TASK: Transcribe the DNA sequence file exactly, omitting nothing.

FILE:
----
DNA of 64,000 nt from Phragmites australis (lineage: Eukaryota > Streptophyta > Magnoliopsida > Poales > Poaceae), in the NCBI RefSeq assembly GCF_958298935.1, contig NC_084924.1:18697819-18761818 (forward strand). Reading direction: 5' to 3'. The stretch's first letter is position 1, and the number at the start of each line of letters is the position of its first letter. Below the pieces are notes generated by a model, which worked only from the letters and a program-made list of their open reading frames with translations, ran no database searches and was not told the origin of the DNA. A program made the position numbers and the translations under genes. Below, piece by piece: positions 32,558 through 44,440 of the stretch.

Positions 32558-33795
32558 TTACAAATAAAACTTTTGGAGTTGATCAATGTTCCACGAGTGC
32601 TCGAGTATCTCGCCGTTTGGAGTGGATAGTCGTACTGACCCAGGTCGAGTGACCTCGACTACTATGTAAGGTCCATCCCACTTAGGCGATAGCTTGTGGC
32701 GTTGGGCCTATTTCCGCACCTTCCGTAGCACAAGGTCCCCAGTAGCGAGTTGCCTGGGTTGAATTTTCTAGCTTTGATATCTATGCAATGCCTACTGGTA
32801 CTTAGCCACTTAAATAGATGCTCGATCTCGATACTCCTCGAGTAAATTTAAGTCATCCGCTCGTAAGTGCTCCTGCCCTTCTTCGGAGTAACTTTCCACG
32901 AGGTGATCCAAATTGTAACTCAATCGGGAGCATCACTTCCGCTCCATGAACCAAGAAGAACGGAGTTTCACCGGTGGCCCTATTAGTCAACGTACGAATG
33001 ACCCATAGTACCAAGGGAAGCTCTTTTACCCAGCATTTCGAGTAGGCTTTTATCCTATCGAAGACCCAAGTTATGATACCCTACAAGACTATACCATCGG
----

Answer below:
DNA of 64,000 nt from Phragmites australis (lineage: Eukaryota > Streptophyta > Magnoliopsida > Poales > Poaceae), in the NCBI RefSeq assembly GCF_958298935.1, contig NC_084924.1:18697819-18761818 (forward strand). Reading direction: 5' to 3'. The stretch's first letter is position 1, and the number at the start of each line of letters is the position of its first letter. Below the pieces are notes generated by a model, which worked only from the letters and a program-made list of their open reading frames with translations, ran no database searches and was not told the origin of the DNA. A program made the position numbers and the translations under genes. Below, piece by piece: positions 32,558 through 44,440 of the stretch.

Positions 32558-33795
32558 TTACAAATAAAACTTTTGGAGTTGATCAATGTTCCACGAGTGC
32601 TCGAGTATCTCGCCGTTTGGAGTGGATAGTCGTACTGACCCAGGTCGAGTGACCTCGACTACTATGTAAGGTCCATCCCACTTAGGCGATAGCTTGTGGC
32701 GTTGGGCCTATTTCCGCACCTTCCGTAGCACAAGGTCCCCAGTAGCGAGTTGCCTGGGTTGAATTTTCTAGCTTTGATATCTATGCAATGCCTACTGGTA
32801 CTTAGCCACTTAAATAGATGCTCGATCTCGATACTCCTCGAGTAAATTTAAGTCATCCGCTCGTAAGTGCTCCTGCCCTTCTTCGGAGTAACTTTCCACG
32901 AGGTGATCCAAATTGTAACTCAATCGGGAGCATCACTTCCGCTCCATGAACCAAGAAGAACGGAGTTTCACCGGTGGCCCTATTAGTCAACGTACGAATG
33001 ACCCATAGTACCAAGGGAAGCTCTTTTACCCAGCATTTCGAGTAGGCTTTTATCCTATCGAAGACCCAAGTTATGATACCCTACAAGACTATACCATCGG